We can stop this battle with our Inner Bully by rehabilitating them. Each experience in our life has the potential to be a valuable lesson. Unfortunately our Western culture is too focused on results, perfectionism and ‘doing it right.’ We don’t give enough credit to the valuable lessons that come from our mistakes. Instead they become the ‘bloopers’ that keep us cycling back into our SMALL selves.

It is time to change the story!

Rehabilitation Process
Next time one of those bloopers encroaches on your mental space – STOP and take a deep breath. Then step back and, from a larger perspective, look at that memory that has triggered your feelings of guilt, shame, regret or hurt. Ask yourself, “What did I learn from this experience?” or “What can I still learn?” View it as an opportunity to learn something valuable, as a gift of insight.

Then, once you have gleaned all you can from your reflection, send a little love and forgiveness (or ask for forgiveness) back to both yourself and whoever else might be involved. This process, though focused on the past, will help you heal in the present! It will help you stop the self-battering so you can begin appreciating yourself and your life lessons.

You may want to know what happened with my student. I taught him some anxiety reducing tools, gave him some self-esteem enhancing visualizations, and helped him understand and appreciate how his mind processed information. It took some time, but he was able to change his story and step into a larger vision of himself, ending the semester with 3 A’s and 2 B’s!

If you need help putting down your battering rod and rehabilitating your inner bully, please contact me. I offer 30-minute free consultations and would love to help you step into your BIG self. Call Joy at 415-819-8769 or email Joy today!

 

For more information, visit my website here.
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Tips for Avoiding the Holiday Blues – Part Two

For many, the holidays bring up nostalgic memories of family fun and good cheer. For others, it can be a time of loneliness, sadness, and depression. Unfortunately, the holiday blues are a very real phenomenon.

Here are some of the risk factors of holiday depression, and how you can avoid them!

Comparing Your Insides to Someone Else’s Outsides
Both in real life and on social media, it can be difficult to avoid comparing yourself with others around Christmastime. If you have a less-than-perfect family, a past trauma from this time of year, or just a less-than-full holiday dance card, comparing your holiday experience with those of others is a recipe for increased sadness and isolation.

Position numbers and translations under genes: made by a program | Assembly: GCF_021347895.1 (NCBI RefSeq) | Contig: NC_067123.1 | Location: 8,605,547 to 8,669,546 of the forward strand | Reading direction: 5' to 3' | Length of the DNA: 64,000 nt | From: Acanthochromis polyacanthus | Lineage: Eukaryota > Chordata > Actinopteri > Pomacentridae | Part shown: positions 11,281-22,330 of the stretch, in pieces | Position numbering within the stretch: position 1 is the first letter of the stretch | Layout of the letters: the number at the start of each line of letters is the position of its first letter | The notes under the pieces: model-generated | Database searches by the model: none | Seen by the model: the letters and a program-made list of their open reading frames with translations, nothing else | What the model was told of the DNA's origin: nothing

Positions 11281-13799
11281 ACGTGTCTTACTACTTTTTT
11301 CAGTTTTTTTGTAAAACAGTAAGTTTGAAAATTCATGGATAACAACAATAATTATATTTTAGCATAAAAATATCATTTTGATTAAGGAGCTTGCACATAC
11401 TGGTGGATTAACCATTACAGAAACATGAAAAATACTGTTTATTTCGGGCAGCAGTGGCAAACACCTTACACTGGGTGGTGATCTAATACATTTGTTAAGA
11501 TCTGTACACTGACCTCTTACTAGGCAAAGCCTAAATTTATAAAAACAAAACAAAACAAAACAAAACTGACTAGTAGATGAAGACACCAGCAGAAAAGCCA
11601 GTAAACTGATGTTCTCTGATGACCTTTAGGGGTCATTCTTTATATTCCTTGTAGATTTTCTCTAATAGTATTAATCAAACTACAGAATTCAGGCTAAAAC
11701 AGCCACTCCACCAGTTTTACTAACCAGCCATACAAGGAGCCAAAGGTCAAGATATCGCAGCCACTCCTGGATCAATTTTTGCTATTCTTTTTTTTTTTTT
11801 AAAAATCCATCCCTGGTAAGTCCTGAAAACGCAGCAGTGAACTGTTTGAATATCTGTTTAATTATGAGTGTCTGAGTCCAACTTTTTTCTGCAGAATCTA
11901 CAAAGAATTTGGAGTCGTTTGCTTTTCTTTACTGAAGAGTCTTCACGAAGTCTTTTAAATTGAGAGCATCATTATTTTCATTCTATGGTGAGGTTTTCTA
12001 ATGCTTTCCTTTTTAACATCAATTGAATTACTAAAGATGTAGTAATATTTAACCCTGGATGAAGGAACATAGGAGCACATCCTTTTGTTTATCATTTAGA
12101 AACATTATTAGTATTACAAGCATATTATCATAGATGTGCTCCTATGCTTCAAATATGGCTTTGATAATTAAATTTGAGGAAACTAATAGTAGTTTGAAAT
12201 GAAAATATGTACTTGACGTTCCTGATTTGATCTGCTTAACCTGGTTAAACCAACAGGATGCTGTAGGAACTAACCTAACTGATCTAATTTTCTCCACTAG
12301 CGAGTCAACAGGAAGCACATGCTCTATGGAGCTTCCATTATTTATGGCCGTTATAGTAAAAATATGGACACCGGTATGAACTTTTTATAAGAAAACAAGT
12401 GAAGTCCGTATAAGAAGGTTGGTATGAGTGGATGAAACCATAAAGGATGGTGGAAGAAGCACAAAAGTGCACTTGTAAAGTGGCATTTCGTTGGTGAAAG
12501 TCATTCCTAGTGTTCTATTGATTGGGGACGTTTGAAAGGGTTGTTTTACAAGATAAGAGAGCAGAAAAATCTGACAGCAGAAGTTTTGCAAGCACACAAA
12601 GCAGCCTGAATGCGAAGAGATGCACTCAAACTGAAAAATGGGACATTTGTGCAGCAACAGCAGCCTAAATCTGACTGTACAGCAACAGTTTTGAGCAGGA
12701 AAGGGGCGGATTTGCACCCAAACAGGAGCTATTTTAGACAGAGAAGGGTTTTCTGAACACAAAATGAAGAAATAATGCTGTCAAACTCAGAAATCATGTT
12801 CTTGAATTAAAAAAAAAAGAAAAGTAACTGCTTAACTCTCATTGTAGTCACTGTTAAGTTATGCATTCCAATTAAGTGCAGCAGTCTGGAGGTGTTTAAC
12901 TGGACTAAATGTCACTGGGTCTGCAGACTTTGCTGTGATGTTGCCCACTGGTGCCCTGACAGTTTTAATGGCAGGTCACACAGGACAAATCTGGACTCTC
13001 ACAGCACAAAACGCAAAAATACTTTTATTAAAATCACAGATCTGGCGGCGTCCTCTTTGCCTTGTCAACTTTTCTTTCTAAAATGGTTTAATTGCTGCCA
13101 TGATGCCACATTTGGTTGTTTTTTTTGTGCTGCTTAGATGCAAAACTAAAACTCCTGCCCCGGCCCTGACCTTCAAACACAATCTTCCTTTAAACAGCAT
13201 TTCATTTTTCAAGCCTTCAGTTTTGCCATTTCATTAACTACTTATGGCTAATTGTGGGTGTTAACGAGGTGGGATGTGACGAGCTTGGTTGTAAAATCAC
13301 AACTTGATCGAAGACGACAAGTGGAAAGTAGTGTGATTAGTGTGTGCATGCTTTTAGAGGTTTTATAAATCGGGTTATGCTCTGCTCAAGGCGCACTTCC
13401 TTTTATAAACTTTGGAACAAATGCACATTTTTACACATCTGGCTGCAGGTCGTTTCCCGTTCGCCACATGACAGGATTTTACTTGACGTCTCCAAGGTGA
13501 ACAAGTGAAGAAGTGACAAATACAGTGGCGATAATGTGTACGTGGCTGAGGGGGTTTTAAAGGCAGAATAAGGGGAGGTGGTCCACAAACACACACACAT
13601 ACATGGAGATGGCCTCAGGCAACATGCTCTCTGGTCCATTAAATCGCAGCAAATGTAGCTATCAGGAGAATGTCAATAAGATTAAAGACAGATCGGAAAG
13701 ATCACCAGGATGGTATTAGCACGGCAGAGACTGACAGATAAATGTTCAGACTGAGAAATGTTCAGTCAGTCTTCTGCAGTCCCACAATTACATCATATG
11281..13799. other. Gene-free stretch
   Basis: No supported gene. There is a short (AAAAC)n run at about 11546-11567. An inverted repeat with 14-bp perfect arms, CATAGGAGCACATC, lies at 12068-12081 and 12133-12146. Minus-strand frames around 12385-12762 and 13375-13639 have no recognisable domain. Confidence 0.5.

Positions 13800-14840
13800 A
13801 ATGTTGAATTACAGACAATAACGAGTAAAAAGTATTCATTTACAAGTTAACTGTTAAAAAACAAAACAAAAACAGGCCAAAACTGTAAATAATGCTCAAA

Often, these comparisons tend to be skewed — and they tend to make us feel bad about ourselves. That’s because a person’s basis for comparison is not based in reality. Why? Because – bottom line – most families have issues! And most people didn’t have the perfect Christmases that they would like to have had, or even remembered that they had.

Slacking on Self-Care
For many people, December is the busiest time of the year. When work pressures pile up and the calendar gets full with social obligations, the routines that normally keep us healthy and happy — yoga class, morning runs, healthy home-cooked meals, a meditation practice — are usually the first thing to fall by the wayside.

In addition to increased stress, eating poorly and drinking excessively can also exacerbate issues like stress, anxiety and depression.

Take care of yourself and don’t abandon healthy habits. Don’t let the holidays become a free-for-all. Overindulgence only adds to your stress and guilt.

Try these suggestions:
  • Have a healthy snack before holiday parties so that you don’t go overboard on sweets, cheese or drinks.
  • Get plenty of sleep.
  • Incorporate regular physical activity into each day.
I would like to emphasize the importance of avoiding binge drinking. Alcohol is everywhere during the holidays! If you’re struggling with feeling down, it may be wise to avoid drinking as much as possible because alcohol is known to worsen, not relieve, symptoms of anxiety and depression.

No “ME” Time
Make some time for yourself. Spending just 15 minutes alone, without distractions, may refresh you enough to handle everything you need to do. Find something that reduces stress by clearing your mind, slowing your breathing and restoring inner calm.
Some options may include:

  • Taking a walk at night and stargazing.
  • Listening to soothing music.
  • Getting a massage.
  • Reading a book.
Experiencing Symptoms of Seasonal Affective Disorder (SAD)
If you tend to start feeling down when winter approaches each year, and those negative feelings don’t go away after the holidays are over, you may have Seasonal Affective Disorder (SAD).